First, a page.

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What do Israelis think of 1967 borders with swaps?

The raging controversy over President Barack Obama’s speech last week, in which he explicitly called for a Palestinian state to be created based on the 1967 borders, with land swaps, caught me personally by surprise. The notion of  a Palestinian state has always essentially been conceptualized around the 1967 occupied territories, and the peace negotiations of the last two decades have essentially focused on this. Mr. Obama himself clarified this boldly and precisely in his speech at AIPAC today.

Whether or not American Presidents have said it, the Israeli public could not have been surprised – as the notion has been on the table very explicitly over the last decade. Further, numerous polls have tested various formulations. Below is a selection of data – chosen at random, from readily available sources, over the last decade.

*For readers’ convenience, I have left out the detailed survey information, but all the links provide the full surveys and all the relevant methodological information.

—————

March 2002: Tami Steinmetz Center for Peace Research (Tel Aviv University) Peace Index
“In light of the severe security situation, there are two possible extreme solutions: transfer of the residents of the territories, or withdrawal to the 1967 lines and settlement evacuation. Which would you choose?”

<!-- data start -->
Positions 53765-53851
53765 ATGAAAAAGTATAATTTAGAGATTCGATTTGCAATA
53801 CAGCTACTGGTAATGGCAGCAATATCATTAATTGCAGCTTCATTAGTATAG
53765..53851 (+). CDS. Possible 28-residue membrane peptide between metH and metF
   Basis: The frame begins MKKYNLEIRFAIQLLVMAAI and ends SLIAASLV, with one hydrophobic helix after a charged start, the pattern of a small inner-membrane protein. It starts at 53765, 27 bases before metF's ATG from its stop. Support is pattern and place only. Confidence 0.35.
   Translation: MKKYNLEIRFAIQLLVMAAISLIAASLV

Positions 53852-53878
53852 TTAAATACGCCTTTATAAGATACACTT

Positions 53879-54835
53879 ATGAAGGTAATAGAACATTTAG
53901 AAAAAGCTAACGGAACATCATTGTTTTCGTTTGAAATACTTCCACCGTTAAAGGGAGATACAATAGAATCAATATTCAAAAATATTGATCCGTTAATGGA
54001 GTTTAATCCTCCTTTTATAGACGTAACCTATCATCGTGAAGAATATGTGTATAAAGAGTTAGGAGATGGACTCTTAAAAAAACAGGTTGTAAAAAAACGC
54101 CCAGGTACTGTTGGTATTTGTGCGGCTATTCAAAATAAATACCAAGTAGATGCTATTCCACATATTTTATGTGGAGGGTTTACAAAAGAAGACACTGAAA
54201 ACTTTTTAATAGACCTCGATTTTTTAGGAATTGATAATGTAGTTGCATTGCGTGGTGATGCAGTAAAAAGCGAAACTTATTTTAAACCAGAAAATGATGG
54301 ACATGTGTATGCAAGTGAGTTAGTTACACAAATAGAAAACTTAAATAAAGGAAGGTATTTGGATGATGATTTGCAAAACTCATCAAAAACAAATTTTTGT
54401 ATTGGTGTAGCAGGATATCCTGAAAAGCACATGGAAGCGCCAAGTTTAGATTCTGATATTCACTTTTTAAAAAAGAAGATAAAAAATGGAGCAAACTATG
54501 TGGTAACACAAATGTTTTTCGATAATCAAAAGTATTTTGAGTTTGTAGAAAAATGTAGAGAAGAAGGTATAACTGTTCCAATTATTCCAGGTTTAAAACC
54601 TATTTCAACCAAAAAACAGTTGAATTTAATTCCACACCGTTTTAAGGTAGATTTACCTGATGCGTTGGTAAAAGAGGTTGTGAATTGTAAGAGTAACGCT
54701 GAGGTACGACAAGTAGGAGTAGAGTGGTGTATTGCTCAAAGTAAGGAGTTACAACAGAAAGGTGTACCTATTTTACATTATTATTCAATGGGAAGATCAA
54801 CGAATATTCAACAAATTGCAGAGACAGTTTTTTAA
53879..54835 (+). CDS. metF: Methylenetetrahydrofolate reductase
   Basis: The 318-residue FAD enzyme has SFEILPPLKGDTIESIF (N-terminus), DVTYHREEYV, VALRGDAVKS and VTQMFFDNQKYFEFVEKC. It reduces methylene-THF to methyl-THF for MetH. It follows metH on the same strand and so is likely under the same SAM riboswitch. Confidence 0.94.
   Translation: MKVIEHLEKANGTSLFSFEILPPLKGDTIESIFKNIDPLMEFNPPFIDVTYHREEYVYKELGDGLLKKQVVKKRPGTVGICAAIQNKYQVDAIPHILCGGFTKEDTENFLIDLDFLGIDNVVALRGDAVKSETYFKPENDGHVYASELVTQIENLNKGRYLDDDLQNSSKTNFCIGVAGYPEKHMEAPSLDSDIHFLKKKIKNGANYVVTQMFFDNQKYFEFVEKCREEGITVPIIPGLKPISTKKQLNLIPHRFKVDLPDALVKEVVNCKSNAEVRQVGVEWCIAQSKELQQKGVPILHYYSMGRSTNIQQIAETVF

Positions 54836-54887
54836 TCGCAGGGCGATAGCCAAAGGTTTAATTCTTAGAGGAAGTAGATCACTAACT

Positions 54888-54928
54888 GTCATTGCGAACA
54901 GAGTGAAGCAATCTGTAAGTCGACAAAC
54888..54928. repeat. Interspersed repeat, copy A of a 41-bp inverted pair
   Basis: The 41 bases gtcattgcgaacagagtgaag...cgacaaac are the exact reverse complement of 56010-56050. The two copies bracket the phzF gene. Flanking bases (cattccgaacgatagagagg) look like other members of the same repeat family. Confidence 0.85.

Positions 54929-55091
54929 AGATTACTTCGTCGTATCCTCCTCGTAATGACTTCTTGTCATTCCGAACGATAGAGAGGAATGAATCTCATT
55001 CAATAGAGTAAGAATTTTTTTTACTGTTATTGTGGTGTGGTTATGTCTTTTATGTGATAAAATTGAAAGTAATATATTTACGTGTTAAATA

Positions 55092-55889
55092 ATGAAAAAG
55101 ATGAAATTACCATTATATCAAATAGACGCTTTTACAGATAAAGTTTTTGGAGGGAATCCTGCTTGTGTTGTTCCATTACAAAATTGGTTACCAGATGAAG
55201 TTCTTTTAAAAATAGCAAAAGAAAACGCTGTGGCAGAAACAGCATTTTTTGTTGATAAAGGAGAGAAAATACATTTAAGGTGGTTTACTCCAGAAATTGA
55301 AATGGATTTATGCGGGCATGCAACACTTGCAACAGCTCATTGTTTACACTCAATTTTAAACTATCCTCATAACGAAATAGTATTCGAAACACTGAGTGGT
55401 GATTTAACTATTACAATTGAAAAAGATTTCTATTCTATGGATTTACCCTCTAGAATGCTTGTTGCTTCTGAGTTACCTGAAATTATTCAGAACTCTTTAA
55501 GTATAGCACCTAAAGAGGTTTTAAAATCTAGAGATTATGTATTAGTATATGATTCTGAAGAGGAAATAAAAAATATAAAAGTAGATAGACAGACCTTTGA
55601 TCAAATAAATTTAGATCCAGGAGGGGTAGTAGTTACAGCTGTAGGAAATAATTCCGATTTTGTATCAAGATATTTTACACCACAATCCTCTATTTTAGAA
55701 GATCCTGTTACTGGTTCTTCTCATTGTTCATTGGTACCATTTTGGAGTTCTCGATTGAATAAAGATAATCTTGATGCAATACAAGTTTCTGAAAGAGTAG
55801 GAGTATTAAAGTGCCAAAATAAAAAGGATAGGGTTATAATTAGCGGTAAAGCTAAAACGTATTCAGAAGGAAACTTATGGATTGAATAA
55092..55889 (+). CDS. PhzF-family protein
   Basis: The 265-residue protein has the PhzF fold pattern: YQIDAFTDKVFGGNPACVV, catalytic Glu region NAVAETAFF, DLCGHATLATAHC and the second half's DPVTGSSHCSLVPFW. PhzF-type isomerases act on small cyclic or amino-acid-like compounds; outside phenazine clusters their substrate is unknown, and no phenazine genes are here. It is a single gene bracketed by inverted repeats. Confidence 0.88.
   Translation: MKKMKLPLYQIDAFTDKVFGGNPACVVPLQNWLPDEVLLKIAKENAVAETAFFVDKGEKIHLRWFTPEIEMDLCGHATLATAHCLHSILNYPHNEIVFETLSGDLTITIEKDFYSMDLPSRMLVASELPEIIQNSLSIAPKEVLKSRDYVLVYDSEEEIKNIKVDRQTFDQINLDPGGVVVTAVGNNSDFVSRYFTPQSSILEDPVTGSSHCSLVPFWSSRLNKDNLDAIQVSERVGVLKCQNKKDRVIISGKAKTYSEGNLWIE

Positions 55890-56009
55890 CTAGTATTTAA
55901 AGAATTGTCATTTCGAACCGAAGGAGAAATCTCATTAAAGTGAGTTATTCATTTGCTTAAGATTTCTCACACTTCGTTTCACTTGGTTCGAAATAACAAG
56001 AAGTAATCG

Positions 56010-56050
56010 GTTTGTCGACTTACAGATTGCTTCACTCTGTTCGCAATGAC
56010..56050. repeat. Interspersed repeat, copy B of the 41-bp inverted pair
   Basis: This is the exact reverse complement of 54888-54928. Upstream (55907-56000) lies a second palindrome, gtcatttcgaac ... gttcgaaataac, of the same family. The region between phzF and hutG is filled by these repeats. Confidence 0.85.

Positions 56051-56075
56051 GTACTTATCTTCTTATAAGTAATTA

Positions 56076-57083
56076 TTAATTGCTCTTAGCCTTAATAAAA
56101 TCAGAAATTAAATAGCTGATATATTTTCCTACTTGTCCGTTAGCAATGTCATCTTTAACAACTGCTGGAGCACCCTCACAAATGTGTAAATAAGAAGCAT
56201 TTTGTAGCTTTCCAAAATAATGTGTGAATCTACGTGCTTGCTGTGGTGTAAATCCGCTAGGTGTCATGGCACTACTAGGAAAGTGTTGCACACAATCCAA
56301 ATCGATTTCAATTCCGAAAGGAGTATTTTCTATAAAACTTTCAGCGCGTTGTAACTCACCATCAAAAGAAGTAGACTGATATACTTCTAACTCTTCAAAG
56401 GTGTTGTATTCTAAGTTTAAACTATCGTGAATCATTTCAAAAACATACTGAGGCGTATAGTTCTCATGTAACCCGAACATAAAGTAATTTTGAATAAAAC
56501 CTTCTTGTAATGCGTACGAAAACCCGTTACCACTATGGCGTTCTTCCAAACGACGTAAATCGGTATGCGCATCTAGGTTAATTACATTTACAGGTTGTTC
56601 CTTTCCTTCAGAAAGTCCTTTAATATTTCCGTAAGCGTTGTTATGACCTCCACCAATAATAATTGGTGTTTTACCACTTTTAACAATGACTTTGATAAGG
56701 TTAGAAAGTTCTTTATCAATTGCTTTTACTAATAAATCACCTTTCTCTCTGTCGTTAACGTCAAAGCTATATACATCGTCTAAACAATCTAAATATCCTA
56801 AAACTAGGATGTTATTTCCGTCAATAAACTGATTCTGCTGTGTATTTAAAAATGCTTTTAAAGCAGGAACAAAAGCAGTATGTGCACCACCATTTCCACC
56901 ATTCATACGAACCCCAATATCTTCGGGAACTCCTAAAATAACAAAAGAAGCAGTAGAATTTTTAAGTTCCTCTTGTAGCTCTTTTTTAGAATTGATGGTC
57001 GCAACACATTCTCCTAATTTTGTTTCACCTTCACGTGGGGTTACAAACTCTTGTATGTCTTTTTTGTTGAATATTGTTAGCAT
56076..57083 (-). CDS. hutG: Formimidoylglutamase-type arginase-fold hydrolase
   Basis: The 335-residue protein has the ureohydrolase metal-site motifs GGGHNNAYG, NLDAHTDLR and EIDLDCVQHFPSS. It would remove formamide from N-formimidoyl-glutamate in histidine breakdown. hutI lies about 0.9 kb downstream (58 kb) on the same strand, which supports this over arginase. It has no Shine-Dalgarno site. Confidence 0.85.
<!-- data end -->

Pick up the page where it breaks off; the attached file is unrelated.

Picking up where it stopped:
Jewish sample:

•    Transfer: 29%
•    Withdrawal to 1967: 35%
•    Neither serves Israel’s interests: 29%

July 2002: Tami Steinmetz Center for Peace Research (Tel Aviv University) Peace Index

“If in the framework of this agreement, the Palestinians give up on the right of return, would you support or oppose a return to the 1967 borders, with adjustments to allow the major settlement blocs to remain under Israeli control?

Jewish sample:

•    Support: 48%
•    Oppose: 54%

(percentages add up to more than 100% due to rounding)

November 2002: Search for Common Ground survey

Jewish Sample:

•    51% “Favor a Palestinian State based on ‘67 borders, if Palestinians commit to stop using violence”

•    21% oppose this, only because they do not believe Palestinians will stop using violence, not because they believe Israel should maintain its hold on the territories.

February 2003: Tami Steinmetz Center for Peace Research (Tel Aviv University) Peace Index

“Would you accept the establishment of an independent, viable Palestinian state on the 1967 borders with certain agreed border adjustments?

Jewish Sample:

•    Accept: 58%
•    Reject: 37% (Jewish and Arab sample: 61% accept, 34% reject)

May 2003: Tami Steinmetz Center for Peace Research (Tel Aviv University) Peace Index